I am telling the man to calm down, that I’ll let the good priest know and he’ll come as soon as he’s able, that he has not been feeling his best, when my husband bursts out of the house. It’s the first time he’s been outside since the resurrection. He squints at the light. He’s only wearing his long undergarments, not his cassock and not his cap. His hair looks uncombed, disheveled, like a wild, gray mane around his head. The wind blows right that moment and ruffles it even worse, on purpose almost, to lend the scene some gravity, some Biblical air.
I see the idea forming behind my husband’s eyes, his way out of his own torment, the solution to the question he has not dared utter all these days, but which I know is there.
“It’s the boy,” he says, like a man drowning. “It’s the risen boy’s fault.”
Years ago, we did that thing young people who love each other fiercely do sometimes, cut the inside of our palms and held them together, mixed our bloods, fancied ourselves brothers, thinking brotherhood trumped friendship. Silly. We may have drifted apart, not seen each other for months at a time, but our hearts grew not an inch more distant than the day we bled for each other. When I got word of the accident, his name numbered among those dead, I squeezed my fist and something in my hand cracked. I left wife and baby and took the first bus back to our hometown, knowing I’d be too late to kiss his cheeks for one last time. And yet, I arrived to something else entirely—my friend on his feet and his family in pieces, his mother terrified of her own son, his father talked out of his mind, and around them a circus, a desperate circus speaking of miracles, of Death shorted and owed, of God’s hand, of tests and faith, of salvation. A whole town gone mad.
I cannot hold my tears. Cannot. They stream from my eyes.
I’ve always loved that boy much more than I should have.
And yet, I see.
The silence falls on us slowly. The boy walks into a room and everyone hushes, we hush. We still hold candles and pray, but we avoid his eyes now, that gaze, deep and cold like the grave.
I’m boiling wheat berries for the three-day commemoration when we hear about the little girl. And when the rest come running with the priest leading them like a herd, my daughter’s husband meets them outside. He’s nothing but a shadow of himself. Such a tall man, such a cypress, reduced now, a stump.
I rush outside too, listen to the priest blame this new death on my grandchild, then blame him for everything. For the overcast skies, the gray sea, the accident itself. “But it can’t be,” I tell him, them. “He couldn’t. Not my grandson.” Could he?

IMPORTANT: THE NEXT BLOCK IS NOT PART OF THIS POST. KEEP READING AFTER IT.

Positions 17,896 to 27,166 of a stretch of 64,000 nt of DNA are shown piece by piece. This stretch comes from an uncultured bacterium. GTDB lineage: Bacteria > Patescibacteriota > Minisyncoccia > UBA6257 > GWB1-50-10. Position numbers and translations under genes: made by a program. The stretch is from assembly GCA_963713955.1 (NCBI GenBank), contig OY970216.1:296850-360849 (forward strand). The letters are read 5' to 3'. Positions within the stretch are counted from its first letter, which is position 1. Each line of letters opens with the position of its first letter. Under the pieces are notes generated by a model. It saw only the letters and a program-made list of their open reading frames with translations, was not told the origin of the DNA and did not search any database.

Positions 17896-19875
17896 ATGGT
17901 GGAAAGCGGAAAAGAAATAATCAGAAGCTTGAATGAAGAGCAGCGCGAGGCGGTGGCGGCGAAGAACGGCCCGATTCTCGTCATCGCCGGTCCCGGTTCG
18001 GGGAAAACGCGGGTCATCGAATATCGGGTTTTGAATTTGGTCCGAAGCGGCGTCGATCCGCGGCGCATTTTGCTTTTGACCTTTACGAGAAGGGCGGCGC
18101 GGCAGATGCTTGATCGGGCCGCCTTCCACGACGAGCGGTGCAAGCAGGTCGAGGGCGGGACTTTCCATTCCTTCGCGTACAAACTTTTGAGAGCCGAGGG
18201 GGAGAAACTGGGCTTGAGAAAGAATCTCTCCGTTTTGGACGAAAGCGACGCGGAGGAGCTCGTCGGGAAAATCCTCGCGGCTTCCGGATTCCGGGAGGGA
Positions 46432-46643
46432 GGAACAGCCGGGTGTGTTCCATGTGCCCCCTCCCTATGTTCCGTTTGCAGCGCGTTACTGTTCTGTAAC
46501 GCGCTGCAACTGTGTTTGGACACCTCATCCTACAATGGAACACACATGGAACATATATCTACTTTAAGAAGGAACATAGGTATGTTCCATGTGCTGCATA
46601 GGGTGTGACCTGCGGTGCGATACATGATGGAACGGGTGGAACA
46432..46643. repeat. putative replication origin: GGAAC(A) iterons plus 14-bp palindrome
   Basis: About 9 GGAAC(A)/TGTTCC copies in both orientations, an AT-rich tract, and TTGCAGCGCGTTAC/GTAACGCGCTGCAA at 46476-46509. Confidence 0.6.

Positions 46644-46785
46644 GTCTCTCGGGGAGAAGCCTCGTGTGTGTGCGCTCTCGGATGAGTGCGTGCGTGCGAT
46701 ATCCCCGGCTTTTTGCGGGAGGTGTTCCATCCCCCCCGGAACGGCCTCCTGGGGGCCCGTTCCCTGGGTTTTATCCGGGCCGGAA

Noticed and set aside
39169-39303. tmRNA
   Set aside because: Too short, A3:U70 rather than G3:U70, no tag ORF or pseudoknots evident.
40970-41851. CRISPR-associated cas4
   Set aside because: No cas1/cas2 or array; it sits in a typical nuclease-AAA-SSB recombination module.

Then a crash. Glass breaking. A scream.
I go back inside as quickly as I can. The house smells like sugar, masking the smell of damp soil that’s coming from the boy. My daughter on the floor, the boiling pot upturned, her hands burned by the molten sugar, plates shattered at her feet. The boy is reaching for his mother and she’s clutching a piece of broken glass to make him stay away. Terrified of her own son. She’s grasping the shard so hard it cuts her. She bleeds. The boy stares at her, his eyes unfocused.
“Mother,” he whispers. A stranger’s voice. An unkind voice.
Almost in reply, my daughter gags. And I know, now. Finally, I see it all for what it is.
This is not him. Not my boy. Not my grandson.
the boy Lazarus
Nobody touches me anymore. Not even the girl with the broken heart who says we are in love. Mother tells me I came back. Back from where, I try to ask, but my mouth is full, packed with soil, and words too large, they do not fit. Back from where?
No answers to questions not asked. Mother fades. Father fades. Grandmother turns into a river.
The others are laid in the ground, far away but not too far. I hear the songs they whisper to the soil, made up of names strung one after the other like knots on a long, long thread. And a pause where my name should be.
Why did I come back and not she, or he, or they?
My thoughts recede. A thin veil unfolds between me and the world. My sister, these people, their gifts, their candles. Their edges blur soft. Blink and morning has melted into evening, night blooms into dawn. Then people argue in the back yard. Mention the devil. Someone breaks, something bleeds into the ground and I try, I try, I do. To be. People shout, plead, reconcile. Their faces contort into masks I do not recognize. Is this Father, is this Mother? This veil over my eyes, is it a shroud? Has it always been a shroud?
Their hands reach, reach, reach. I let them touch me.
In the end, we roll him in a white sheet and take him down to the sea.
His friend tries to stop us, looks to the reporter for support, finds none. Why does he worry? He thinks we mean the boy harm, but we don’t, do we? We plunge him in the water. A baptism, we say. A washing, a trial, an anointing. Does it matter that we don’t all agree on the term or what it’s for? We hold his head under the water, the grieving mothers, the tired fathers, the heartbroken, the bitter, the believers, the hopeful still, we hold his head under, all of us. At first he doesn’t resist, but then he starts thrashing about, and there is an impossible strength in his legs beyond that of a boy who came back from the dead. For a moment, our breath catches on the what if, what if.
But then we roll our sleeves and breathe through our mouths.
“Our miracle,” we say and dunk his head again with steady hands, until the thrashing weakens and then stops. “Our very own miracle.”